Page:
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ColdFusion Tutorial – Installing ColdFusion and Defining a Data Source

 Page 3 — Installing ColdFusion and Defining a Data Source

Installing the package is deceptively simple, and if you’re an advanced enough user that some company is giving you the administrator password and letting you sit in the big kids’ chair at their Web server then you shouldn’t have any trouble. The reason I call the process “deceptive” is that setting this thing up is a breeze – the hard part doesn’t come until later when you’re building templates.

The installer will ask you a few questions about where you want to put the files, what Web server software you use, what program you use to create your databases, blah blah. As before, if any of these befuddle you, you’d better go find a grown-up to be present at the proceedings. And use those little blunt scissors if you have to cut anything out.

You’ll probably be asked to restart your machine and/or your Web server software. If you’re not the system administrator, make sure before you restart that you have access to that little list of things you have to do to get the server back up and running (stop and restart this process, delete that route, etc.). Even the best sysadmins have these; they’re usually scrawled on a Post-It affixed to the monitor. Some administrators actually print these out so they’re legible, but they’re usually the anal types and probably wouldn’t be letting you fool with their Web server in the first place.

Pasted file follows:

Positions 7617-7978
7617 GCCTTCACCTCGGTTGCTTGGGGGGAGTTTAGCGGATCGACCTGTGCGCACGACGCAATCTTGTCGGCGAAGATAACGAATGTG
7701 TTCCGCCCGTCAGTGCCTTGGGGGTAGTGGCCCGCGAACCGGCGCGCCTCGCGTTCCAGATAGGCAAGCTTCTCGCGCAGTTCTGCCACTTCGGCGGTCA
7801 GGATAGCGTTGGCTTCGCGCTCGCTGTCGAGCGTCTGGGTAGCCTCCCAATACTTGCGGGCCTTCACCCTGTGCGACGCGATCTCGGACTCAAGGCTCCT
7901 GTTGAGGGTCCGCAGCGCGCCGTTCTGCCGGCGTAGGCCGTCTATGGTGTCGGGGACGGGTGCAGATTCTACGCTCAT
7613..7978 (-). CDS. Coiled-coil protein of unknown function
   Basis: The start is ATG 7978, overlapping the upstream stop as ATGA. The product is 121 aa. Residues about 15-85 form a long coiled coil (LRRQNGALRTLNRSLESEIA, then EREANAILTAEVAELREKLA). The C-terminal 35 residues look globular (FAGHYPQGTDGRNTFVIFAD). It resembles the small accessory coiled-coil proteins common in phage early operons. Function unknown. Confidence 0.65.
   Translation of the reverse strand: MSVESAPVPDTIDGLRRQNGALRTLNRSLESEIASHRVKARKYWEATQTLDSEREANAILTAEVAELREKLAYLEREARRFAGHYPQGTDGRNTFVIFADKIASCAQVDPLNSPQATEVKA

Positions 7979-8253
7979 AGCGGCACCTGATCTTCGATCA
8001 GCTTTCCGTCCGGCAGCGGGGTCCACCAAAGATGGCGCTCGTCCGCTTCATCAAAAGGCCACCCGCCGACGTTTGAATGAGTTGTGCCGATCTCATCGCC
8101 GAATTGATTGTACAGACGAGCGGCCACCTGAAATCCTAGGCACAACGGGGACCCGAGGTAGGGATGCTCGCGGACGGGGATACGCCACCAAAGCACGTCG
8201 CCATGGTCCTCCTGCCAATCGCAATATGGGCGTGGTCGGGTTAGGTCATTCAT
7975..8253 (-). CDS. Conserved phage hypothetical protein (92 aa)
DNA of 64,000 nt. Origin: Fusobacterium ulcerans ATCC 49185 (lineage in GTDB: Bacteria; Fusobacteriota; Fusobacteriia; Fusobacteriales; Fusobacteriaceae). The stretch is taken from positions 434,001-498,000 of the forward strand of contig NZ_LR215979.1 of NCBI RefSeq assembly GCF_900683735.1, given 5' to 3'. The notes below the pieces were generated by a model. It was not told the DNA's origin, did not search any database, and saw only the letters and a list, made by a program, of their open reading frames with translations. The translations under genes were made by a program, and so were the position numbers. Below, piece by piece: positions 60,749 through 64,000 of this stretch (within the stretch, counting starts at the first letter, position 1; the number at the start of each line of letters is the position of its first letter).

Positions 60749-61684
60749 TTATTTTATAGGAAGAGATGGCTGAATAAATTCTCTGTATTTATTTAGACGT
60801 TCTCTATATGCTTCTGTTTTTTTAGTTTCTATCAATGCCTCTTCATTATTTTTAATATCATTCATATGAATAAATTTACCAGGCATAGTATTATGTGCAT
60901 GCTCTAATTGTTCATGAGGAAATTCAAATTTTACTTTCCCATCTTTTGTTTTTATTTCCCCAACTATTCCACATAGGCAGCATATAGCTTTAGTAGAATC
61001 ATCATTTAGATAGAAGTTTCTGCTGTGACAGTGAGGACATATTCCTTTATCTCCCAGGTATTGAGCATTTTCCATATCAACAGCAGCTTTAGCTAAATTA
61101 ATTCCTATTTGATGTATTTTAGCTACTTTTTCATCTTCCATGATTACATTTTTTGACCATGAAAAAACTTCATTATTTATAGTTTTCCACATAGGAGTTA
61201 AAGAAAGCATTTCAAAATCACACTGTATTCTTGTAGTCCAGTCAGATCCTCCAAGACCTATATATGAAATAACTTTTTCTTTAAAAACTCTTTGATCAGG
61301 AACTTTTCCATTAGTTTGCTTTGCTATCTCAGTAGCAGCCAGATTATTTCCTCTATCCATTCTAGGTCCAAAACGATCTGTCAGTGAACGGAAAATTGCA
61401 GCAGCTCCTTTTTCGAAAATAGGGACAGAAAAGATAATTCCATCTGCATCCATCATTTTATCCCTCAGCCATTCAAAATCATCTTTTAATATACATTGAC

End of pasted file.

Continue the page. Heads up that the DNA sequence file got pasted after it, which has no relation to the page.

Now you’re ready to define your data sources in ColdFusion. The newer versions of the software use a Web page interface to do this and older versions use a standard Windows dialog box. Both are found under the heading ColdFusion Administrator.

A data source name (DSN) is the database you want to serve up on the Web. If you’re running your own copy of ColdFusion, you can set up several; if you’re using it on a provider’s machine you’ll probably be limited to a single DSN. Again, the setup is pretty straightforward stuff. Just point the administrator software to the database you’ll be using and, if the database resides on a machine other than the Web server, supply any log-in and password information it will need to log on to that machine. The key word here is permissions: Your database should have read access enabled for the username your Web server uses to log in. Depending on the software you use to create your databases, this may be defined in standard file permissions or in the program itself.